- After unwinding and cutting the PVB film, allow the blanks to rest for 16 to 24 hours before use.

- This will allow relaxation from eventual stretching during unwinding.

- Store a maximum of cut blanks equal to a roll of 250 meters in a pile.

4.5. Adhesion & Moisture control

(Adhesion is influenced by the moisture content).

The relation between the moisture content of the PVB and the relative humidity.

Fig2

The fractional approach to moisture equilibrium (0.76mm PVB thickness) at ambient temperature.

Fig3

The fractional approach to moisture equilibrium (0.76mm PVB thickness) at different temperatures

Fig4

The moisture pick-up during short exposures to 50% relative humidity.

Fig5

The relation between the adhesion and the moisture content of the PVB.

Fig6

The relation between the adhesion and the moisture content of the PVB for different thicknesses and water content.

CSS correlation to Moisture Content and PVB Thickness (B5)

Fig7

Doubling the PVB thickness reduces the CSS adhesion result to app. 66 % of the original value.

Other factors:(influencing level of adhesion)

◦ The cleanliness of the glass surfaces (wash water quality and drying method)

◦ The tin content of the ‘float’ glass.

The relation between the adhesion and the impact of the 2.27kg ball (5 pound).

ECE R43/Temperature:23 deg.C

Remark: The height of this curve (here at 6 meter) can differ depending on the lamination process (conditions/adhesion) and glass thickness.
Remark: The height of this curve (here at 6 meter) can differ depending on the

lamination process (conditions/adhesion) and glass thickness.

4.6. Stretching

4.6.1. Reason:

- Cosmetic. (The shade band should follow the roof line of the windscreen, avoiding a “frowny appearance of the shade band”, once installed in the car)

Fig9

◦ Saving in PVB loss (trimmings).

If the blank is shaped correctly the surface area gain can be up to 15%

BUT :

Both the thickness and the ball drop performance will be variable from (originally) non-stretched PVB.

4.6.2. Warping of the blanks:

  • The PVB sags under gravity and temperature.
  • The PVB needs processing for 10 to 30 minutes at 80-110 deg. C
  • Advantages:

- Low investments.

- Possible with refrigerated PVB.

The thickness is not significantly affected

Fig10

  • Disadvantages:

- Slow and labour intensive.

- Conditioning of the PVB required after stretching.

- High risk of defects (wrinkling).

Fig11

4.6.3. Expandable mandrels:

The PVB is wound hot, expanded, heated, etc.

Fig12

Interleaved PVB is necessary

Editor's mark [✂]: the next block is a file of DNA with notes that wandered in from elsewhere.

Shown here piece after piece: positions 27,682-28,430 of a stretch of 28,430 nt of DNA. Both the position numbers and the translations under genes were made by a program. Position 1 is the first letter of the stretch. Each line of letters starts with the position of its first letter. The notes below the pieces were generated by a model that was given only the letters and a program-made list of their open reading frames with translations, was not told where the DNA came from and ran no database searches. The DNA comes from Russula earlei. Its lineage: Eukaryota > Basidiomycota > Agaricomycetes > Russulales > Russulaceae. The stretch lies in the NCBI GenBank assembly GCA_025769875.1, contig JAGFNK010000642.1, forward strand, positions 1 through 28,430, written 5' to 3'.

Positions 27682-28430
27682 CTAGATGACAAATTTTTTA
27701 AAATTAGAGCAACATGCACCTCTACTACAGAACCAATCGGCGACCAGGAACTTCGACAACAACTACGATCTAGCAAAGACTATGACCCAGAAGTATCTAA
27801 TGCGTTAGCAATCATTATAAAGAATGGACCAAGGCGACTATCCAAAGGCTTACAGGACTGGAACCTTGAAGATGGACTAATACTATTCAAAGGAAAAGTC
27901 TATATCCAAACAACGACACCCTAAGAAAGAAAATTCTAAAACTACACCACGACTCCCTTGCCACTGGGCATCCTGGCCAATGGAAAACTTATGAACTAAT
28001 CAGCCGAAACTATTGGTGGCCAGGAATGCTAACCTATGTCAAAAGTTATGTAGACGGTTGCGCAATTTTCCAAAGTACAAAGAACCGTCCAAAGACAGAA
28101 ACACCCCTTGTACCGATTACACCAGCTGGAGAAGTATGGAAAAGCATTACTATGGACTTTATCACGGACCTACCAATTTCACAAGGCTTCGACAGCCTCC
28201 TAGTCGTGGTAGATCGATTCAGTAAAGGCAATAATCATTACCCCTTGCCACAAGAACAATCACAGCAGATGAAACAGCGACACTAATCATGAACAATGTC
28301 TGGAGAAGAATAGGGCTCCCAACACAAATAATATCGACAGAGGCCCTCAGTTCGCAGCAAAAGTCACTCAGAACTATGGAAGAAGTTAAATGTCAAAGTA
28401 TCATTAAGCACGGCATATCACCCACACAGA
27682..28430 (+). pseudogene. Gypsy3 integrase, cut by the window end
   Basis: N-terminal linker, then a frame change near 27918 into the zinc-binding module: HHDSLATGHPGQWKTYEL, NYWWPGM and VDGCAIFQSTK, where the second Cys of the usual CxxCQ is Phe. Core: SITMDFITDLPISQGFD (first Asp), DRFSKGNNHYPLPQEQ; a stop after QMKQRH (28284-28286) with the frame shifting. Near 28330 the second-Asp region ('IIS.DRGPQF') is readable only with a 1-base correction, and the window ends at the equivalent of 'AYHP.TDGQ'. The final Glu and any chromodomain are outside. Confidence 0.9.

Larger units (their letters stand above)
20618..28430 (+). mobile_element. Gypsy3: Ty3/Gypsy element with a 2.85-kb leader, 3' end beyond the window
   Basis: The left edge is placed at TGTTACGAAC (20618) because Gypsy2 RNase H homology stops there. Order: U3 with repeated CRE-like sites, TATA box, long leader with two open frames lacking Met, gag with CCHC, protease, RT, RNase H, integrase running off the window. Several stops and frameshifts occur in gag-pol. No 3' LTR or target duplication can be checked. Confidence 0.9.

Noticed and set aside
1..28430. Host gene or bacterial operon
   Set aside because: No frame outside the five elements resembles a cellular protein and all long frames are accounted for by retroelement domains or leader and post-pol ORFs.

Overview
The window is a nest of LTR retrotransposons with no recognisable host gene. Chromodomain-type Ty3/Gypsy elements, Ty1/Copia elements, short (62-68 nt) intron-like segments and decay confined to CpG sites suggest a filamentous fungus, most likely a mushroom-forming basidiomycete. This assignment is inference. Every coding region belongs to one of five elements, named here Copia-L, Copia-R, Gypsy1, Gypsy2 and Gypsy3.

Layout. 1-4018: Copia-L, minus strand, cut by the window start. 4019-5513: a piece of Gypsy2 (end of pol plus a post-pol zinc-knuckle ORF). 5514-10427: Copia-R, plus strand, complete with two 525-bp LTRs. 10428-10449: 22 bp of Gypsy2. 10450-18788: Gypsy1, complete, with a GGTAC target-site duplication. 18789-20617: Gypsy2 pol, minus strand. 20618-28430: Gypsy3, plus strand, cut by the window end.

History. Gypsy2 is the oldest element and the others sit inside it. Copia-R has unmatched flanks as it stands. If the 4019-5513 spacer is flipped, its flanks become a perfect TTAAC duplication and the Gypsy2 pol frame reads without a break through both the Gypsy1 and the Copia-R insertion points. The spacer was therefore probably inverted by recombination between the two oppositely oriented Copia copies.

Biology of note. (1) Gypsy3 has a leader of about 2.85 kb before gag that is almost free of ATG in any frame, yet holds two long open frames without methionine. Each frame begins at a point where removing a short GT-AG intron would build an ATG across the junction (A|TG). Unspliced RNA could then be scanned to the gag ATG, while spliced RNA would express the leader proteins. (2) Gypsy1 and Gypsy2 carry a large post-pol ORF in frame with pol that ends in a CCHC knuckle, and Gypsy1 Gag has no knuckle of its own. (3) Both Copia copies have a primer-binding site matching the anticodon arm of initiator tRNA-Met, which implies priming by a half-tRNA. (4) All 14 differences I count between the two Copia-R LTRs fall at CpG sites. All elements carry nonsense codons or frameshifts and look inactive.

(the stretchability of interlayer and interleaving film is important)

Stretching cycle of 60 min. at 100 deg. C

  • Advantages:

- Simplicity

  • Disadvantages:

- Conditioning necessary.

- The surface pattern is altered.

4.6.4. Stretching on a fixed cone:

◦ The interleaved PVB is wounded under high tension onto a fixed pitch cone.

  • Advantages:

- Simplicity

  • Disadvantages:

- Conditioning necessary

- The surface pattern is altered.

4.6.5. Continuous stretching:

  • FORD Type A:

- The PVB is continuously stretched over a single variable pitch cone.

Fig13

- Process is limited to 10 meters/min.

- Temperature required is approximately 100 deg. C

(to avoid shrinkage of the stretched PVB-blanks)

  • Advantages:

- Speed

- Can be used for clear PVB and PVB with shaded band.

- No further conditioning necessary (if correctly set).

- A change in bending radius is easily achieved.

  • Disadvantages:

- Dimensional stability is reduced.

- Variation in thickness.

- High investment.

- Risk of PVB drying.

4.6.5. Continuous stretching:

  • FORD Type B, PPG’s CVS:

- The PVB is continuously stretched over a fixed-pitch cone array. Some of the cones are used for cooling.

- A change in radius is achieved by changing the position of the film on the cone.

Fig14

- Very high investment.

- No significant advantage over the Ford Type A.

4.6.5. Continuous stretching:

  • Saint-Gobain, Ayrox system:

- The PVB is continuously stretched over a system with variable heat and uniform stretching.

- Mirror image of variable stretching with uniform heat.

Fig15

Cut from PVB roll With Shade band

Fig16

The blanks are cut afterwards from the wound-up roll in a rectangular shape but due to the shrinkage variability, the blanks change (over time) into an arc form.

600450 Automotive glass – PVB preparation | Luc Moeyersons glassonweb.com